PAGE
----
The Milgram Experiment as a French Game Show.
Marquis de Sade Would Be Proud of His Countrymen!
Posted Mar 22, 2011
Most introductory courses in psychology cover the latter three experiments. In my consumer behavior course, I discuss these studies for two distinct reasons: (1) Conformity arises in many consumer settings (e.g., conforming to fashion trends); as such it is important to demonstrate our instinctual penchant to yield to such forces; (2) I want students to appreciate the fact that many of the most powerful findings in the behavioral sciences arose from studies that were elegant due to their conceptual and methodological simplicity. No need for convoluted factorial designs and intricate methodological procedures. Methodological parsimony is a scientific art.
This brings me to a television documentary that I watched on Sunday night, Jeu De La Mort [Game of Death]. The documentary described a recent take on the Milgram experiment masquerading under the guise of a glitzy French game show titled La Zone Xtrême [The Extreme Zone]. Do you remember the percentage of individuals who administered the maximal amount of permitted voltage in the Milgram study? To the astonishment and incredulity of the scientific community, roughly two-thirds of the participants had done so. Not to be outdone, 81% of the French volunteers went all the way. Marquis de Sade is rolling in his grave beaming with unadulterated pride. ☺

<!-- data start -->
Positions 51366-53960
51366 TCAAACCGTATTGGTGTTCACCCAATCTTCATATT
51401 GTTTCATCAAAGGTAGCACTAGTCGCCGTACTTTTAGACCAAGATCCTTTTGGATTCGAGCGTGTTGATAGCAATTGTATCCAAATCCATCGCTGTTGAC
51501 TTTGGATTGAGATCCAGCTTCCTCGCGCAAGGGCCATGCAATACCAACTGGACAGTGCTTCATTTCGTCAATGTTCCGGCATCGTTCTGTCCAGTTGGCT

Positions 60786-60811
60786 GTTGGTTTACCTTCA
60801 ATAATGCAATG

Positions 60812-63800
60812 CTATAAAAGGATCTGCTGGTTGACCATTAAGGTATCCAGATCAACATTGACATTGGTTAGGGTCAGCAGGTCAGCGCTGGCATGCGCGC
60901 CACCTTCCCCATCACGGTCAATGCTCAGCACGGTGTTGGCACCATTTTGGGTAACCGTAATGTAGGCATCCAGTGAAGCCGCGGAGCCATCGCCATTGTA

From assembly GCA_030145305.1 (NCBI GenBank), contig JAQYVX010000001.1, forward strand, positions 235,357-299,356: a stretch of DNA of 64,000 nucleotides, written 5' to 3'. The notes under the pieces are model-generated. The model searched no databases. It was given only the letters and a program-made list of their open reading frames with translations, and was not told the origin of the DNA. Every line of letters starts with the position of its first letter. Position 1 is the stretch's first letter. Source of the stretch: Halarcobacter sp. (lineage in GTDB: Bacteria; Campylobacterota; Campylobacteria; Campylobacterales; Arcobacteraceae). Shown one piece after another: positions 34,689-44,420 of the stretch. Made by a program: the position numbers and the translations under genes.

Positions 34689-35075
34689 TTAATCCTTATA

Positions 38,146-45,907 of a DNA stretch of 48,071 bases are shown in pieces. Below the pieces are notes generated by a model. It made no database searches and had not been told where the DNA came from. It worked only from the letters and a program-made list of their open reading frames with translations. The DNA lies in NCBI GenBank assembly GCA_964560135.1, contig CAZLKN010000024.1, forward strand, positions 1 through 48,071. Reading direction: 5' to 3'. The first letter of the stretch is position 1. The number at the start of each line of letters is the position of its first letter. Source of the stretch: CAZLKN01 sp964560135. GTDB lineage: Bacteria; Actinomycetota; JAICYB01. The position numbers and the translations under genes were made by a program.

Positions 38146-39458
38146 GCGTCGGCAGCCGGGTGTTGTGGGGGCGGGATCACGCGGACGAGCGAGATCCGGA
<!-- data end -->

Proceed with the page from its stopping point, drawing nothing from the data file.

As I was about to put up this post, I conducted a search on the Psychology Today portal (as I was concerned that someone might have beaten me to the punch)...Tamara McClintock Greenberg did so nearly one year ago (although I only saw the documentary two nights ago)! See here for her post.
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